Reuters reported Monday that Ethan Burnside, owner of BTC Trading Corp., was fined more than US$68,000 by the US Securities Exchange Commission as part of an agreement “to resolve claims that he did not register the exchanges.”

BTC Trading Corp. was the parent company that operated the sites BTC-TC and LTC-GLOBAL, which were in operation from August 2012 through October 2013, Coindesk reports.

“Burnside operated two online enterprises that weren’t properly registered to engage in the securities business they were conducting,” said Andrew M. Calamari, director of the SEC’s New York Regional Office. He said:

“The registration rules are vitally important investor protection provisions, and no exemption applies simply because an entity is operating on the Internet or using a virtual currency in securities transactions.”

The SEC’s Claims

According to the SEC’s filing [PDF], Burnside lives in California, but his unregistered business was incorporated in Belize.

U.S. Securities and Exchange Commission

“Burnside, an experienced computer programmer, and his company, BTC Trading, launched the two website enterprises during the early stages of the adoption and use of these virtual currencies,” the filing reads. It continues:

“Through the websites, Burnside also offered shares in unregistered transactions in exchange for bitcoins and litecoins in LTC-Global and LTCMining, another virtual currency enterprise founded by Burnside.”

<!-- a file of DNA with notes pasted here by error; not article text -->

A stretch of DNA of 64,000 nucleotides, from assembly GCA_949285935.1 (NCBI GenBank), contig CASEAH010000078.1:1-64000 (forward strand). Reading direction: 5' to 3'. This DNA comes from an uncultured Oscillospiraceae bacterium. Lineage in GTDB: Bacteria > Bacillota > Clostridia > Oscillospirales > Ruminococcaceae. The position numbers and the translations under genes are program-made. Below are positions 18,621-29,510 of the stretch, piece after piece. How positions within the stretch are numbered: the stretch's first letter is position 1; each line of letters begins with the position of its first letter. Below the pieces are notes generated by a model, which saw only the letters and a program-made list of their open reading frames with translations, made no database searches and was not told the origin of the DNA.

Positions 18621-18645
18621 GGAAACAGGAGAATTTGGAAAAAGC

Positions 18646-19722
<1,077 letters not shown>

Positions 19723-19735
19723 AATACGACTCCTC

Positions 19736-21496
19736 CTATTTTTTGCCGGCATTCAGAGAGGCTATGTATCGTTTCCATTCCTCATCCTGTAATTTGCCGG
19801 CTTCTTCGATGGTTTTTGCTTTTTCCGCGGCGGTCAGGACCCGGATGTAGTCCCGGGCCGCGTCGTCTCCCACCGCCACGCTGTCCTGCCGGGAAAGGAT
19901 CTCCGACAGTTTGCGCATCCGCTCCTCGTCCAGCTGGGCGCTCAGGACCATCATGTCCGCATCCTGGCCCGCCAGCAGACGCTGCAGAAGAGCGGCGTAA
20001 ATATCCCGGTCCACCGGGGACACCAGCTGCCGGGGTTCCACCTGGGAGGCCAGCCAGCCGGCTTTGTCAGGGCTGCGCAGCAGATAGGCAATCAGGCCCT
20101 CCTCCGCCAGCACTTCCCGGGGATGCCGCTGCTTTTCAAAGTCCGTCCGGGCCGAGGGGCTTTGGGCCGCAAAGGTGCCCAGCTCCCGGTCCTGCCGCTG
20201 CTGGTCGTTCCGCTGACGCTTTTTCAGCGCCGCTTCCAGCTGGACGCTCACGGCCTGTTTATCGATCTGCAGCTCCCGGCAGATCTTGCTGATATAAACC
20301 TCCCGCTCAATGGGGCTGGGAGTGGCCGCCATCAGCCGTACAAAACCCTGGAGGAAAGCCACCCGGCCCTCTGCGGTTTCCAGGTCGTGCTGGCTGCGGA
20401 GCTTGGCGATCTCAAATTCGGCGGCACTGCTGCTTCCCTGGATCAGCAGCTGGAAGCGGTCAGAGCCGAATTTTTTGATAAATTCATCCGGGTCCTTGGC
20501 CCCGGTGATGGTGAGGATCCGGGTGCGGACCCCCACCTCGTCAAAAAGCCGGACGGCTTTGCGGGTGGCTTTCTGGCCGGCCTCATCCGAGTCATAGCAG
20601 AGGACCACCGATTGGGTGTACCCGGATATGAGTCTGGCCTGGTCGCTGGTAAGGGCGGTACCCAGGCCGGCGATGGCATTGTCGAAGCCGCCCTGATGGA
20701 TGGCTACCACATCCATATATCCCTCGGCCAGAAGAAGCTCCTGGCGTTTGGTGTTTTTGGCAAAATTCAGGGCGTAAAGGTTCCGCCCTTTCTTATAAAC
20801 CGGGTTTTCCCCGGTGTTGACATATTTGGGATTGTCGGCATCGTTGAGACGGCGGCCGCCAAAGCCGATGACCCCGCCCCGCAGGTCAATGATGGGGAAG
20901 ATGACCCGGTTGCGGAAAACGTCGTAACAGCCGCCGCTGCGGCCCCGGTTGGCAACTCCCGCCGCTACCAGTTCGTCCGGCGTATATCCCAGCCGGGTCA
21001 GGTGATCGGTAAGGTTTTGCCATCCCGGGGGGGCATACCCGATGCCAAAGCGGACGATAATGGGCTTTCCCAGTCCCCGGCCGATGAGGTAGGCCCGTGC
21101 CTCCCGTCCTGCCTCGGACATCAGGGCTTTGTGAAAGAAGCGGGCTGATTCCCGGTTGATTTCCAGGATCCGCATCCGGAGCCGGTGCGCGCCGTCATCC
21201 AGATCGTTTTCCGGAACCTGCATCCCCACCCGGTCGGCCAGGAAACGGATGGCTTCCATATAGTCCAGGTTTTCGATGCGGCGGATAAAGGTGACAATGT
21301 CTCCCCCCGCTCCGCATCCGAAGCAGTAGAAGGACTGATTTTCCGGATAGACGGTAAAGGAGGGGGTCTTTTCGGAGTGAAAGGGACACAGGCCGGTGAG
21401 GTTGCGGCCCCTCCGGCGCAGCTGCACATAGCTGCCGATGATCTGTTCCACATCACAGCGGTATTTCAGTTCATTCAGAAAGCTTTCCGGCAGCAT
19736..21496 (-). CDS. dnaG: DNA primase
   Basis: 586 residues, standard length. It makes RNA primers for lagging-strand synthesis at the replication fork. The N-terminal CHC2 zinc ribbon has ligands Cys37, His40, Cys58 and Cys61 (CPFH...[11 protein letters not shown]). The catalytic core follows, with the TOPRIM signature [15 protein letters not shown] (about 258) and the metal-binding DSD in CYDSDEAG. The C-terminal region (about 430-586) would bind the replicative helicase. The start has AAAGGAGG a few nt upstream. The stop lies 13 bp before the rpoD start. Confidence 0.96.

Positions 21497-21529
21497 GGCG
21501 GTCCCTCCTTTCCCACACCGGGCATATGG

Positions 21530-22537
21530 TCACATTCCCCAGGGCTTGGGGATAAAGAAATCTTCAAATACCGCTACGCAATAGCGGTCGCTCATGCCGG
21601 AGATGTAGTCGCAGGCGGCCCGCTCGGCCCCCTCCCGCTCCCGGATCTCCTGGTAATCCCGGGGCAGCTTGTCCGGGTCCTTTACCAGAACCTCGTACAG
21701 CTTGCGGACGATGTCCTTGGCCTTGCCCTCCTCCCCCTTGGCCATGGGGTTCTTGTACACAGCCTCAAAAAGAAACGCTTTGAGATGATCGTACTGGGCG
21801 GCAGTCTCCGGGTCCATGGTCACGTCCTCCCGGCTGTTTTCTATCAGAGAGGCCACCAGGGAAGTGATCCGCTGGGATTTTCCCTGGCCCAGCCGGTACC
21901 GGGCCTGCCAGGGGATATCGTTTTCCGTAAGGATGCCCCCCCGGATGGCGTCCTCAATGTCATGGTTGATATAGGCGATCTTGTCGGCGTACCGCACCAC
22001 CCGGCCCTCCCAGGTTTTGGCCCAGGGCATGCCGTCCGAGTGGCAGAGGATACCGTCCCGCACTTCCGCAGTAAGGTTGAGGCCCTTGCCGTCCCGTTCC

Here are the relevant figures for accounts and transactions, as claimed by the SEC:

  • BTC-TC had 7,959 registered accounts, and 366,490 trades had been made.
  • LTC-Global had 2,655 registered accounts, and 60,496 trades had been made.

The Agreement

Burnside neither admitted nor denied the charges, Reuters reports. The total fine Burnside has agreed to pay comes out to US$68,387.07. Of that, US$58,387.07 represents Burnside’s profits from the company, and the SEC levied another penalty of US$10,000 on top.

As part of the agreement, Burnside is also not to engage in any securities trading for two years, after which he can reapply to participate in that industry.

“[Burnside’s] lawyer, Steve Unger, said in a statement that they were pleased the SEC had approved the settlement, and that Burnside worked to protect website users and to cooperate with the SEC,” the Reuters piece reads.